Freedom is a relative concept that can take on many forms. It can mean the first breath of fresh air after being released from prison. Others will think of their ability to walk the streets without feeling the slightest sense of danger. However, when I think of freedom, driving cars is what comes to mind. More specifically when I bought my first one a week ago, a Peugeot 206.
The evolution of freedom throughout my lifetime.
The ways in which I have felt freedom have always come down to one thing: mobility. Some time ago I had this conversation with my mother about the hell she went through when I was a kid. Always up and crying. Why, you ask? Because I couldn’t walk yet. Fast forward a few years and you’ll see my father running with me as I try to stay upright on my bicycle. At the time, I was too young to grasp what it meant, but looking back, I can tell that those moments were those of complete ecstasy.
This type of ecstasy would not be attained for a significant period of time. It must have been some ten years until it returned in the form in which I felt a similar feeling to that of my first bike ride.
When it returned, it was on a completely different scale. Next-level, if you will. For a short period, I competed at a karting school in Middelburg. I loved it, but it wasn’t for me. However, on the way back post-training or event, my father and I would find a spot to hang out, where he could let me drive our van. This is the same van we took on the road last year. It’s been in our possession for over ten years, easily. The T5 holds a large portion of our family’s history. It’s astounding. Anyway, at these parking spots, or open spaces of road people would rarely visit, we switched places, allowing me to take full control of the Volkswagen. I still remember as if it was this morning. Unfortunately, by driving the T5, I was only making it harder on myself. At 15, I had finally gotten a taste of what real driving was about. Something I had longed for since I first realized my true love had now become a harsh reality. Only three more years until I was of legal driving age.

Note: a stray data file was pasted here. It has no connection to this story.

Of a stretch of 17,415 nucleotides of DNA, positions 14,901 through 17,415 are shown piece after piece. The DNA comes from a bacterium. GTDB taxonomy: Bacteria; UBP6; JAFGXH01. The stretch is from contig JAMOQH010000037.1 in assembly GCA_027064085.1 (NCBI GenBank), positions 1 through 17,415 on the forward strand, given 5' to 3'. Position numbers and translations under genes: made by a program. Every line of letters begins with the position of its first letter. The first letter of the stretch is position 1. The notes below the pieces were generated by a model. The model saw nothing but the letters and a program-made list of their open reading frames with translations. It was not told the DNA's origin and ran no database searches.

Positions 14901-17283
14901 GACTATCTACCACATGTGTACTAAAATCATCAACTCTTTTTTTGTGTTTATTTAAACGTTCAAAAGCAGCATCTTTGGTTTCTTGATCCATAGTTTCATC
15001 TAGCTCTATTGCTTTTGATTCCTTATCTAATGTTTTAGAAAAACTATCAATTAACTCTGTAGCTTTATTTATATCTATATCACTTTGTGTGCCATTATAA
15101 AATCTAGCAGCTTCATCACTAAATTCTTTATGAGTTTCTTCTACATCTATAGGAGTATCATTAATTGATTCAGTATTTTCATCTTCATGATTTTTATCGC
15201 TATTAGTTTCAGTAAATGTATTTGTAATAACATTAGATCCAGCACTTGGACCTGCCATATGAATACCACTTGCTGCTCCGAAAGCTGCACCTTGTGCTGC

At 18, I started my driving lessons. Thirteen lessons and nineteen hours. The timing was spot on. I could immediately take our T5 on the road. It was freedom in every sense of the word. As of that moment I was allowed to drive legally, making it possible for me to visit any place I’d like.
A little over a year later, having put at least 10-to-15k miles under my belt, I started a new job at a car dismantling company. A month and some days passed and some things started to brew. It wouldn’t be much longer until I bought the Peugeot 206 from the man who hired me. Total freedom had been achieved, and a lifelong dream had finally become a reality. I actually own a car now. What the fuck.
How I obtained the Peugeot 206.
We’re barely a week into ownership and I have yet to tell some of my dearest friends. Some know, because I couldn’t keep my mouth shut while I was in the process of buying it. Others have actually seen it, because I visited them after I bought it. So far, the reactions have been outright priceless. But really, that’s not why I got the car. I dislike materialism as much as the next-best free spirit, but cars obviously have a soft, sweet spot in my heart and soul. I bought the 206, because it was a matter of timing. Everything seemed right. I will be honest, I never actually considered the fact that this Peugeot would be a potential candidate for a first car, yet it still ended up being the irreversible one. I always figured I’d buy some classic car, or something you rarely see on the road. A true gearhead’s car. Turns out I was so wrong.